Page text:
Changing the World: 5 Myths About Future Technologies

Modern technology is the engine of development of our world. The Internet and different online services have greatly simplified our lives. For example, now travelers don’t need to search for a company office or call someone to book a luxury car rental Baltimore MD, because everything can be done quickly and simply by using a computer or smartphone.

But what will the world look like 10 or 20 years later? Will Moore’s law lead robots to take over the world, or will we defeat global warming and happily achieve technological singularity? Some futurologists make predictions, and other futurologists refute them. Predicting future events is not easy, especially in dynamic, fast-growing industries. However, some reasonable assumptions can be made.

In this article, we will discuss some of the statements, which have quite mythological character. So, let’s get started…

  1. Soon everybody will have a flying car

Scientists have been predicting flying cars for several decades. It’s believed that everyone will be able to travel the earth or the sky – it will be simple, fast and safe.

However, NASA closed its project to support the inventors of personal flying vehicles. There are too many obstacles in the way of a flying car: cost, air legislation, safety, terrorism, fuel efficiency, pilot training, take-off and landing are among them. All these factors won’t allow flying cars to fill the skies in the foreseeable future.

Those concepts that now appear as flying cars are usually hybrids that are just capable of driving on the road but not suitable for taking children to school. For example, the Dutch PAL-V Liberty – a serial car that has already entered pre-sale, requires at least 180 meters of flat surface for take-off and landing, and costs $400,000.

  1. Technological singularity is approaching

Many futurists prophesy that the technological singularity will come in 2030 – only they haven’t been able to agree among themselves what does singularity mean. Some argue that this will be an AI release that can compete with humans in independent thinking.

Others argue that this will be a blast of computing power, after which a person and a computer will unite. Why all these people call phenomena singularity is an interesting question.

Meanwhile, scientists criticize this concept, arguing that there won’t be a pronounced point of singularity with an acute crisis. Scientists agree that we are creating ever-faster and smarter machines, but the mind relies on experience and training, not programming and fast processors. Finally, theorists of technological singularity rely on Moore’s law – and it’s far less accurate than it seems.

  1. Moore’s law is like Newton’s law of gravitation

In the 1960s, at the very beginning of the information revolution, Gordon Moore, subsequently one of the founders of Intel Corporation, drew attention to an interesting pattern in the development of computers. He noticed that the amount of computer memory doubled approximately every two years.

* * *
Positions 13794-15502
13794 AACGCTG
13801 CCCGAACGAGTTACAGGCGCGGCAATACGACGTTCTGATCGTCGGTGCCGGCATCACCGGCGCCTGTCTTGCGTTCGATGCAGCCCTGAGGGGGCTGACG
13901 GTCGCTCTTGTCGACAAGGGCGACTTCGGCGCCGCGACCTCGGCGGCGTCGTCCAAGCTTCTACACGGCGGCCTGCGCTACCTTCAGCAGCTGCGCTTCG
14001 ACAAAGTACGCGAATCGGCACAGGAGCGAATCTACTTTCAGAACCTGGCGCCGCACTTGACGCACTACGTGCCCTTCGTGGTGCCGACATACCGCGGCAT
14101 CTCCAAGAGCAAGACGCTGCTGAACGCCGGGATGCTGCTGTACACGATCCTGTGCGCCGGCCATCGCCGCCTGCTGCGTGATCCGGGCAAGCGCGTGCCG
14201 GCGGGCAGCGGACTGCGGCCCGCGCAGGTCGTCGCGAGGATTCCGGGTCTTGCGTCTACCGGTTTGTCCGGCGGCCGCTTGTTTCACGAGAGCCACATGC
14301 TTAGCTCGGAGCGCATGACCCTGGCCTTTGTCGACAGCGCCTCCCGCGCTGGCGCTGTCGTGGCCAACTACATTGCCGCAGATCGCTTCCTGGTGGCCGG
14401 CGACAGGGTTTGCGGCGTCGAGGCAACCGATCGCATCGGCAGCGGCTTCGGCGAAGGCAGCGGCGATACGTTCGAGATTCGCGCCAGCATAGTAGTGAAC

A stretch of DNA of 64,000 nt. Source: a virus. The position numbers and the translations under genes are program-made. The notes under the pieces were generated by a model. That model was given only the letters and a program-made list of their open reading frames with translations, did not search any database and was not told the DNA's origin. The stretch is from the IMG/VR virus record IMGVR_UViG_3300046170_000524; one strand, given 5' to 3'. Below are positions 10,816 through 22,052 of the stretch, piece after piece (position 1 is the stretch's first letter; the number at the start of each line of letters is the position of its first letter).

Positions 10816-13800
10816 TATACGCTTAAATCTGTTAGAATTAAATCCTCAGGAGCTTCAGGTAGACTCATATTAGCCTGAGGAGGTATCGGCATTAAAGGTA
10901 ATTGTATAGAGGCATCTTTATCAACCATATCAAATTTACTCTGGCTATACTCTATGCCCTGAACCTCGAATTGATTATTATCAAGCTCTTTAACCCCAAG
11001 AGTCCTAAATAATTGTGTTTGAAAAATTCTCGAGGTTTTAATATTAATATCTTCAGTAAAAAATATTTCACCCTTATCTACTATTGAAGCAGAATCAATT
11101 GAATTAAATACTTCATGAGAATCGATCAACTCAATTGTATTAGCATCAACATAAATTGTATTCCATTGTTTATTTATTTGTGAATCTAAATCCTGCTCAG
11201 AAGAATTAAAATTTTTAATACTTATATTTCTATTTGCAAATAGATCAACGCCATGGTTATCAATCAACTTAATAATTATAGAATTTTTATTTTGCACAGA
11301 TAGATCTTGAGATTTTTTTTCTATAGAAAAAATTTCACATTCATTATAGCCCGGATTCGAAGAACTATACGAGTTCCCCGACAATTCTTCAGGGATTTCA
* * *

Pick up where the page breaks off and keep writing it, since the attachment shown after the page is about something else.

This pattern became a kind of empirical rule in the computer industry, and it soon turned out that it can be applied not only to memory, but also to each indicator of computer performance – the compactness of microcircuits, processor speed, cost of production, etc. Over time, empirical observation became the major rule the futurists.

But, unfortunately, the endless continuation of this law is little compatible with the laws of nature – for example, no microcircuit can become smaller than an atom. In addition, an economic collapse smoothly creeps up to this law: as microcircuits become smaller, they cease to become cheaper. On the contrary, they begin to rise in price.

  1. Robot is a friend of man

It’s unlikely that we will face the Terminator-style Armageddon. However, more and more scientists are expressing doubts that our robotization of the surrounding space is well thought out.

One of the main problems is automation. Will we allow machines to make decisions, and how will people intervene? How should self-driving cars react if someone is killed in the road? In addition, robots have already begun to capture those areas of activity where we might not want to see them.

Microsoft has already used video-AI at the reception in one of its buildings. Medical prototype robots are already able to question patients about their symptoms and express their sympathy.

  1. Global warming will be stopped soon

Is global warming inevitable? Many climatologists claim that humanity has already passed the point of no return. Even now, we can observe climate change – glaciers are melting, and sea level is rising. Some island states, such as the Tuvalu, are already at risk of total flooding – and developed countries still continue to release carbon dioxide into the atmosphere.

Even if we stopped all emissions today, by the middle of the century, global temperature would have risen by 1 degree, because the existing carbon dioxide would remain in the atmosphere for at least half a century. A temperature increase of 3 degrees by the end of the century could lead to disaster and flooding of most coasts – and this scenario is quite possible.




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